Large-scale detection of structural variations in plants While different types of structural variations have been reviewed before, often with a human-centric view (Alkan et al., 2011; Weischenfeldt et al., 2013;

    Saxena et al., 2014) – in this review we go through a list of SVs that represent the most abundant types in plant genomes, including copy number variations (CNVs), presence and absence variations (PAVs), mobile element insertions (MEIs) and homeolo- gous exchanges (HEs).

    Copy number variation Copy number variations are variations of number of repeated sequences in the genome between individuals. Growing evidence support that CNVs are prevalent in plant genomes, which makes it the most extensively studied types of SVs in plants. CNV is defined as unbalanced changes in the genome structure and cover deletions (which is the same as copy number of zero) as well as duplications of > 50 bp in size (Girirajan et al., 2011). Based on the data from the genomic hybridization (CGH) array and NGS technologies, a couple of plant CNVs (Table 11.1) were identified at genome-wide level (DeBolt, 2010; Swanson-Wagner et al., 2010; Zheng et al., 2011; Muñoz-Amatriaín et al., 2013; Ping Yu et al., 2013; Boocock et al., 2015; Zhang et al., 2015; Zhou et al., 2015; Bai et al., 2016; Car- done et al., 2016; Hardigan et al., 2016).

    CNVs have been shown to play important roles in the biodiversity in plants, including adaptation to abiotic and biotic stress and yield-related traits that could be important targets for crop improvement. DeBolt performed CGH to detect CNVs in Arabi- dopsis grown under different temperature and stress regimes for the fifth-generation offspring from a common ancestor (DeBolt, 2010). Comparison between the siblings identified numerous CNVs, which account for approximately 0.38% of Arabi- dopsis annotated genes. The study found that many CNVs have effect on genome instability under envi- ronment with different abiotic inputs. Structural variations analysis from four soybean genotypes identified a list of genes overlapping with CNV regions. Functional annotation revealed that these genes were associated with disease resistance genes, suggesting that CNVs have contributed to the host defence against pathogens (McHale et al., 2012). A recent report displayed that 30.2% of the potato genome were contained within CNV regions with nearly 30% of protein-coding genes affected. These CNVs are implicated in the expansions of stress- related gene families that vary between species and within species (Hardigan et al., 2016). CNVs have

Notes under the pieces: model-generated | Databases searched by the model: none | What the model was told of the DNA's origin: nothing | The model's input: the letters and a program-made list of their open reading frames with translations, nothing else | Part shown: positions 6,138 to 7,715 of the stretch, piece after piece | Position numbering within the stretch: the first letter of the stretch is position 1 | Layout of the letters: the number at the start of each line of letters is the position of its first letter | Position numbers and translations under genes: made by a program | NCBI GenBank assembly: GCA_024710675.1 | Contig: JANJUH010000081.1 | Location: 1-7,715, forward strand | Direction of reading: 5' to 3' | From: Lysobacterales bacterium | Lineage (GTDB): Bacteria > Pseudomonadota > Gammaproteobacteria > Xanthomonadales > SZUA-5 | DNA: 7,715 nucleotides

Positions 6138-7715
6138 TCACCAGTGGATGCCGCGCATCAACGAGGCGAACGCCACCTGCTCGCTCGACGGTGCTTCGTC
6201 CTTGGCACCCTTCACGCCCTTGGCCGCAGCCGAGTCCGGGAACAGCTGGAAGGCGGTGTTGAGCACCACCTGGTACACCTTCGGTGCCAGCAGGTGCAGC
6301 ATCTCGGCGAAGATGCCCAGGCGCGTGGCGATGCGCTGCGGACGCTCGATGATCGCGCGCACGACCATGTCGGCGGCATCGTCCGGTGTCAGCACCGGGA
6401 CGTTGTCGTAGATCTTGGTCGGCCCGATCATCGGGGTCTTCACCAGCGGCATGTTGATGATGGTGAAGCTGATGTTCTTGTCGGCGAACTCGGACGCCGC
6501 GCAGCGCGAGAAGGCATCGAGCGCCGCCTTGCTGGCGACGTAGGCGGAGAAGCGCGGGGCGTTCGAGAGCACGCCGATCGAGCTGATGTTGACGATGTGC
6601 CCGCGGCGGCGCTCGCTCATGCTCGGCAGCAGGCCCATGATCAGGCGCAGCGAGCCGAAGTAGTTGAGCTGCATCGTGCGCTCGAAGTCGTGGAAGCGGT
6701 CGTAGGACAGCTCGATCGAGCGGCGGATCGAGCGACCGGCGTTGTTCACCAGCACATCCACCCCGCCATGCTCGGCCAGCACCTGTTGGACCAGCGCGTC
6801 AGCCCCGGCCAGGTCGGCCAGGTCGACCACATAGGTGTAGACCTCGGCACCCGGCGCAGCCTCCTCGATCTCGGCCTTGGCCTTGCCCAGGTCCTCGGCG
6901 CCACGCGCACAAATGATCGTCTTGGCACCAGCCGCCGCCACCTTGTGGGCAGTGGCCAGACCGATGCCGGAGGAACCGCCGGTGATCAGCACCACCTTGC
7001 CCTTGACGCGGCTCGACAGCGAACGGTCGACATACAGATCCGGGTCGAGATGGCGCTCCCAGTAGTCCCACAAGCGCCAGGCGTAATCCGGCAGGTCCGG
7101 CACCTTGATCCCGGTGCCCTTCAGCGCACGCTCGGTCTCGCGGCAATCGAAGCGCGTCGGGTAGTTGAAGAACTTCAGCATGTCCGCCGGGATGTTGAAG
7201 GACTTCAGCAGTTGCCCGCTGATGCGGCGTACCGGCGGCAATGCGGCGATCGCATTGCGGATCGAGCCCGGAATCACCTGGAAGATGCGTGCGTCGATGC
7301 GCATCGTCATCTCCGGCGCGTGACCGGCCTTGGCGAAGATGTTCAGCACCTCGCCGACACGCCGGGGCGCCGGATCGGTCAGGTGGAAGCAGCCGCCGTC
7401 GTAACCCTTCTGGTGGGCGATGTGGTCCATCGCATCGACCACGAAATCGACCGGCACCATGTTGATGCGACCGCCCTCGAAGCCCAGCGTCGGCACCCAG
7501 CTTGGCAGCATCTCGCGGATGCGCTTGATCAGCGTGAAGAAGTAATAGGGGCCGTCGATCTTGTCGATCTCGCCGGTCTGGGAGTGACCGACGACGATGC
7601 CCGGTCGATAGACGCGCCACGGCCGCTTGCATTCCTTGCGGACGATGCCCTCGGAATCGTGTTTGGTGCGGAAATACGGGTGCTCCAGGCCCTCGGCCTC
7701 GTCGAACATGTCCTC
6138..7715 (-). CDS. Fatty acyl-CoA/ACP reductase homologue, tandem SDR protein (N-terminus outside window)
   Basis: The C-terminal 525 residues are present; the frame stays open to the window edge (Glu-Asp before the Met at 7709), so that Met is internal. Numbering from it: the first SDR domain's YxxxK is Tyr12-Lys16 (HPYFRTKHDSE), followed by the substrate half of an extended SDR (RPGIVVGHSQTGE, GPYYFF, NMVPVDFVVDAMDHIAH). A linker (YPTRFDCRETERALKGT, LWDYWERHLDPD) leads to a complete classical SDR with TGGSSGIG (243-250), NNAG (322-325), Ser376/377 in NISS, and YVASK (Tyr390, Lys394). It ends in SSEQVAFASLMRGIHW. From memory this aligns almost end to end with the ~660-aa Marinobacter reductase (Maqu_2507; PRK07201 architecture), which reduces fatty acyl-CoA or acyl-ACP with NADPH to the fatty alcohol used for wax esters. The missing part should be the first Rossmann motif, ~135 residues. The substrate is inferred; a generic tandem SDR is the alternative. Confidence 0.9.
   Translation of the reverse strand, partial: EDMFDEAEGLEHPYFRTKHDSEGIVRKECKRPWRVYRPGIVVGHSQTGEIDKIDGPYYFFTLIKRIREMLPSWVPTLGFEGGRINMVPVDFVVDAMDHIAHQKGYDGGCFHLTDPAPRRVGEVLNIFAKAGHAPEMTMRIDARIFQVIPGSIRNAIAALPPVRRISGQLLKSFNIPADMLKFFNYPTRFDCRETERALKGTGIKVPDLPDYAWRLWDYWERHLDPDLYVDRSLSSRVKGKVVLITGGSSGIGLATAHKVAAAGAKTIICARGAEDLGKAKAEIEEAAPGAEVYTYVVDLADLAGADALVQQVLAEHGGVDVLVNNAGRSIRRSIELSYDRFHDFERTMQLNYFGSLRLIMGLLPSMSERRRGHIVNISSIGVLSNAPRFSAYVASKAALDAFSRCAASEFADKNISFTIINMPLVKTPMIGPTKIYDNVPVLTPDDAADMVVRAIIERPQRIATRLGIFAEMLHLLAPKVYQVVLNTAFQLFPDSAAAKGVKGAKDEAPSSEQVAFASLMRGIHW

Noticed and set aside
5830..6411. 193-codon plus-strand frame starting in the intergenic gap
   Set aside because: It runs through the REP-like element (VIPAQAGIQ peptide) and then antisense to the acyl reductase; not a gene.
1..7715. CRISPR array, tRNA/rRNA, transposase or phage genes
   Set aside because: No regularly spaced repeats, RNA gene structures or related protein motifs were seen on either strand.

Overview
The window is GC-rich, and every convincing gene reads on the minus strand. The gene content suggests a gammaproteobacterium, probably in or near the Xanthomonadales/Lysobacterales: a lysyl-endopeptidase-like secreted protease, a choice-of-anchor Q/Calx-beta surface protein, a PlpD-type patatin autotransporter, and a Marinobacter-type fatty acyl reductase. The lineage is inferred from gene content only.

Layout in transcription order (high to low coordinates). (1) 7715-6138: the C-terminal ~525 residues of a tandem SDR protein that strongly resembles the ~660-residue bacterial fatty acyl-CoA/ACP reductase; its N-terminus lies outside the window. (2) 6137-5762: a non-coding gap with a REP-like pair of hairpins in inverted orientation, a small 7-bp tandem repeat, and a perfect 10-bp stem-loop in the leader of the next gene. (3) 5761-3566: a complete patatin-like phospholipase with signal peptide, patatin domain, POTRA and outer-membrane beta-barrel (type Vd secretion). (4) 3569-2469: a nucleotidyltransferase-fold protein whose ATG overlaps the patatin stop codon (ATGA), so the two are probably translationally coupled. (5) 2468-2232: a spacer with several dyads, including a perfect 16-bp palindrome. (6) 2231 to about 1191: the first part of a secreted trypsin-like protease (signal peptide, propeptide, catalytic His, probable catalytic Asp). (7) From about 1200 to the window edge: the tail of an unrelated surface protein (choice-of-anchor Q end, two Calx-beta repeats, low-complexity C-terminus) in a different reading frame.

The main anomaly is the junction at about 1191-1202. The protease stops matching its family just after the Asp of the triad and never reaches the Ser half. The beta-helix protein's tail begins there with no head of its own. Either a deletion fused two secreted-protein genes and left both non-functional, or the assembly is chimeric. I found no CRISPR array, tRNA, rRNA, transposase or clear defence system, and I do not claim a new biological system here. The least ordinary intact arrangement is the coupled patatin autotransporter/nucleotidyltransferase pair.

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    Table 11.1 Selected examples of genome-wide CNV studies in plants Species CNVs identification Methods Implication Reference

    Arabidopsis Identified intersibling CNVs in Arabidopsis grown under different temperature and SA treatment for the fifth-generation plants from one common ancestor

    CGH This study uncovered that CNVs contributed to genome instability and shaped genome diversity in Arabidopsis

    DeBolt, 2010

    Rice Identification of CNVs from 20 Asian cultivated rice comprising 6 indica, 3 aus, 2 rayada, 2 aromatic, 3 tropical japonica and 4 temperate japonica cultivars. Found 2886 CNV regions in total

    CGH Some rice CNVs might arise independently within different groups and contribute to group differences

    Yu et al., 2013

    Rice Identified 9916 deletions compared to the reference genome Nipponbare and 2806 genes were affected by CNVs

    NGS Experimentally validated 28 functional CNV genes including OsMADS56, BPH14, OsDCL2b and OsMADS30, implying that CNVs might contributed to phenotypic variations in rice

    Bai et al., 2016

    Maize Identified 479 genes exhibiting higher copy number in some genotypes and 3410 genes that have either fewer copies or are missing in specific genomes

    CGH Although 10% of Maize annotated genes exhibit CNV/PAV events relative to the B73 reference genome, the majority of SVs were observed in both maize and teosinte genomes, suggesting these variants predate m